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It was then your Mary; she's frae Castle-cary,
It was then your true love I met by the tree; Proud as her heart is and modest her nature,
Sweet were the kisses that she gave to me. Sair gloomed his dark brow, blood-red his cheek grew,
Wild flashed the fire frae his red rolling e'e : Ye'se rue sair this morning your boasts and your
scorning, Defend ye fause traitor, fu' loudly ye lie.
Away wi' beguiling, cried the youth smiling
Off went the bonnet, the lint-white locks flee, The belted plaid fa'ing, her white bosom shawing,
Fair stood the loved maid wi' the dark rolling e'e.
Is it my true love here that I see:
I'll never mair wander, dear laddie, frae thee.
COME UNDER MY PLAIDY.
Come under my plaidy, the night's gaun to fu,'
Gae wa'wi' your plaidy! auld Donald, gae wa'
tauld me, my mither and a', Ye'd mak a gude husband, and keep me aye braw: It's true I lo'e Johnny, lie's young and he's bonny, But, wae's me, I ken he has naething ava! I hae little tocher, ye've made a gude offer, I'm now mair than twenty, my time is but sma’; Sae gi'e me your plaidy, I'll creep in beside ye, I thought ye'd been aulder than threescore and twa. She crap in ayont him beside the stane wa', Where Johnny was list'nin, and heard her tell a'; The day was appointed ! bis proud heart it dunted, And strack 'gainst his side as if bursting in twa. He wander'd hame weary, the night it was dreary, And thowless he tint his gate ’mang the deep snaw; The owlet was screaming, while Johnny cried, Women Wad marry Auld Nick, if he'd keep them aye braw.
O the de'il's in the lasses ! they gang now sae braw,
ca', Till they meet wi’ some Johnny that's youthfu' and
bonny, And they'll gi'e ye horns on ilk haffet to claw.
THE BRAES O' BALQUHITHER.
Born 1774-Died 1810.
Let us go, lassie, go,
To the braes of Balquhither,
'Mang the bonnie Highland heather ;
Lightly bounding together,
On the braes o’ Balquhither.
By the clear siller fountain,
Wi' the flowers of the mountain,
I will range thro' the wilds,
And the deep glens sae drearie,
To the bower o' my dearie.
When the rude wintry win'
Idly raves round our dwelling,
On the night breeze is swelling,
As the storm rattles o'er us,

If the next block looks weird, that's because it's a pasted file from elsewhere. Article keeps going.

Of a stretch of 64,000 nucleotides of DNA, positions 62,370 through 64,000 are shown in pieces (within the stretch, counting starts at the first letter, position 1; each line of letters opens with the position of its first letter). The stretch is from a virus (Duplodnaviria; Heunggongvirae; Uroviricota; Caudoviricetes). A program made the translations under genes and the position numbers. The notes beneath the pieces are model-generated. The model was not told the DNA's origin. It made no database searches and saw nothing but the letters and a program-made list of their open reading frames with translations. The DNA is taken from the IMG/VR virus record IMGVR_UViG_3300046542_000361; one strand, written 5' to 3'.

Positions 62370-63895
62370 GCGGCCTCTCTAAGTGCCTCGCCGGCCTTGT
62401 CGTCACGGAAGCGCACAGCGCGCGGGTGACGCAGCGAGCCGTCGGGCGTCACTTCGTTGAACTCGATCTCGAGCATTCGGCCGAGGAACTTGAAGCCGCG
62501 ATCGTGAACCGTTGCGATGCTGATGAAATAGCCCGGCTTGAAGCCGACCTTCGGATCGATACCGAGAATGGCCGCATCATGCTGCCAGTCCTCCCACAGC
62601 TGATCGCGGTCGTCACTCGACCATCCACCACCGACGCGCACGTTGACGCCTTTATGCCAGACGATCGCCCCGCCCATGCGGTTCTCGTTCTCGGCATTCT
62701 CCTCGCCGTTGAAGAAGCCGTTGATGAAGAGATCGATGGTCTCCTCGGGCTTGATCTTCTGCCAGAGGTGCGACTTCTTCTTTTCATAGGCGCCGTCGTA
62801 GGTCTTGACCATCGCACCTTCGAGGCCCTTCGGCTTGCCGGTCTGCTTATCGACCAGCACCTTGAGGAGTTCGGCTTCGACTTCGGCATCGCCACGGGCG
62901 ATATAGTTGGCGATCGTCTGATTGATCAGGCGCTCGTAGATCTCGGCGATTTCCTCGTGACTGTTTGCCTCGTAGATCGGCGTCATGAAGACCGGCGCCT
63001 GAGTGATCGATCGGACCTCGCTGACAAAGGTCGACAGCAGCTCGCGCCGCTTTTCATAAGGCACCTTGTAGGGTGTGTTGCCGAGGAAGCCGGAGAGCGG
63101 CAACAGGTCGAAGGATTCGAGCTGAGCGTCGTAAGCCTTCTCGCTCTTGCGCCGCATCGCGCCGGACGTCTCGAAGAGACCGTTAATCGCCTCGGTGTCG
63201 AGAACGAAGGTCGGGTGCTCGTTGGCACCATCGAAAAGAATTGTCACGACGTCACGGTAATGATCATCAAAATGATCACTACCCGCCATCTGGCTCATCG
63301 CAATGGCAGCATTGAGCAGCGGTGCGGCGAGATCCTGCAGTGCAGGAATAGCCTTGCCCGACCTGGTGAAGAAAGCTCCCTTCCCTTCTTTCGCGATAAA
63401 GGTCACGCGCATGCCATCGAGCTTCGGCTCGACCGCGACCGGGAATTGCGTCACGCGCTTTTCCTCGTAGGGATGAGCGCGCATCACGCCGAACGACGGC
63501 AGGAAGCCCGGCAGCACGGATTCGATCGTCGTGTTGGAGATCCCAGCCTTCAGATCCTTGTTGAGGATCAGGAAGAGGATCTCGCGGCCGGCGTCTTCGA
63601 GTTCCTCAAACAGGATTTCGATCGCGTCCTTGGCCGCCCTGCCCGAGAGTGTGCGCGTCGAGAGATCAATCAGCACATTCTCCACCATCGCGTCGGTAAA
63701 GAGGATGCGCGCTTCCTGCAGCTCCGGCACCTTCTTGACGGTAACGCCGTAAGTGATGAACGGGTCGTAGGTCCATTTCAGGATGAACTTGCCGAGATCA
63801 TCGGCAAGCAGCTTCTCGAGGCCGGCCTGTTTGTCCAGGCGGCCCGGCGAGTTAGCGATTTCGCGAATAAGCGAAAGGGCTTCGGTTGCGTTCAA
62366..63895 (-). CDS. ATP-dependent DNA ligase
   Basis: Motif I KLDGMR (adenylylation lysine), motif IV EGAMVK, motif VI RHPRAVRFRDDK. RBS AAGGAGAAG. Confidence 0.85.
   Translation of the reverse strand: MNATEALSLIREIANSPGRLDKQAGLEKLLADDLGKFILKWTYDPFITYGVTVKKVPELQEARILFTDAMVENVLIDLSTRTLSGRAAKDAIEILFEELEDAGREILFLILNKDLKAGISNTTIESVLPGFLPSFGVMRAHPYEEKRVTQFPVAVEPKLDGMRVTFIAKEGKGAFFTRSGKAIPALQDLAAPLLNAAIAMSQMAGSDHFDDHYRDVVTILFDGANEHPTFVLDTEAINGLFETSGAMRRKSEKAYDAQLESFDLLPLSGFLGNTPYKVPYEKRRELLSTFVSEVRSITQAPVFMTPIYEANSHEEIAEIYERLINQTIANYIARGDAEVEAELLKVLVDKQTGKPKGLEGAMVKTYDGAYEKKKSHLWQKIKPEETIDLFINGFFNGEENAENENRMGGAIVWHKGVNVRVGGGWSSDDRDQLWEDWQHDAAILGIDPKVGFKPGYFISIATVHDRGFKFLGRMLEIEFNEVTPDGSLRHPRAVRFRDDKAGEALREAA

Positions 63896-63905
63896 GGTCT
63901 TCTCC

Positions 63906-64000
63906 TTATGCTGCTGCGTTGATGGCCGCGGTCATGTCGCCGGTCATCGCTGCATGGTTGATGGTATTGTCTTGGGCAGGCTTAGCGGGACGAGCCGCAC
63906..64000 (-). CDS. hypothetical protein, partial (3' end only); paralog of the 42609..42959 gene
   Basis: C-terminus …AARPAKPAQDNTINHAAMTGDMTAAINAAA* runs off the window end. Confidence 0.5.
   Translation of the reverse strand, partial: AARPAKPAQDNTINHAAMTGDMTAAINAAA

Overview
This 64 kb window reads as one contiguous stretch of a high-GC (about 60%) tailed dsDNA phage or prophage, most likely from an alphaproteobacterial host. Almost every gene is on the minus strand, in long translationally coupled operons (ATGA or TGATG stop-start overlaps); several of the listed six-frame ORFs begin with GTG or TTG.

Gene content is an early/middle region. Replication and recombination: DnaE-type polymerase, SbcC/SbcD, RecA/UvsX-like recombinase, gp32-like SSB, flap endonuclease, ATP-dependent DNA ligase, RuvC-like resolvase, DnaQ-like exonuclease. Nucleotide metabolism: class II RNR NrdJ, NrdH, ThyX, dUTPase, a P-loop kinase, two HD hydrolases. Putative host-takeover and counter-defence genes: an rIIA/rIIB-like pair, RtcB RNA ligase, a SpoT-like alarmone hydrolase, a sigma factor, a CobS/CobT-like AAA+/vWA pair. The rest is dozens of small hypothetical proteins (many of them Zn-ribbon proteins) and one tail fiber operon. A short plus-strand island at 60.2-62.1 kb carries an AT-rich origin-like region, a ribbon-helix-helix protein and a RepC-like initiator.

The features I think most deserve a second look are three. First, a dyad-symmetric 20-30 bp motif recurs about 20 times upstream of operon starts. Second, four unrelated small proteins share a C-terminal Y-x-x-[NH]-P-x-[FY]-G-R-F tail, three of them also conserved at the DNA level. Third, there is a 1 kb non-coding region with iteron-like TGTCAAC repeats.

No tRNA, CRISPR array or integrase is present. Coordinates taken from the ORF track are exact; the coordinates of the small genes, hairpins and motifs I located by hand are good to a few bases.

Wi' the light lilting chorus.
Now the summer is in prime,
Wi’ the flowers richly blooming,
A'the moorlands perfuming ;
Let us journey together,
'Mang the braes o' Balquhither.
THE BRAES O' GLENIFFER.
Keen blaws the win' o'er the braes o’ Gleniffer,
The auld castle turrets are cover'd with snaw; How chang'd frae the time when I met wi' my lover
Amang the broom bushes by Stanley green shaw ! The wild flow’rs o'simmer were spread a' sae bonnie,
The mavis sang sweet frae the green birken tree; But far to the camp they hae march'd my dear Johnie,
And now it is winter wi' nature and me. Then ilk thing around us was blithesome and cheerie,
Then ilk thing around us was bonnie and braw; Now naething is heard but the wind whistling drearie,
And naething is seen but the wide-spreading snaw. The trees are a' bare, and the birds mute and dowie ;
They shake the cauld drift frae their wings as they
And chirp out their plaints, seeming wae for my Johnie;
'Tis winter wi' them, and 'tis winter wi' me. Yon cauld sleety cloud skiffs alang the bleak mountain,
And shakes the dark firs on the steep rocky brae, While down the deep glen bawls the snaw-flooded
fountain, That murmur'd sae sweet to my laddie and me. It's no its loud roar on the wintry wind swellin',
It's no the cauld blast brings the tear i' my e'e; For, O! gin I saw but my bonny scots callan,
The dark days o' winter were simmer to me.
THE FLOW'R O' DUMBLANE,
The sun has gane down o'er the lofty Benlomond,
And left the red clouds to preside o'er the scene, While lanely I stray in the calm summer gloamin,
To muse on sweet Jessie, the flower o’ Dumblane.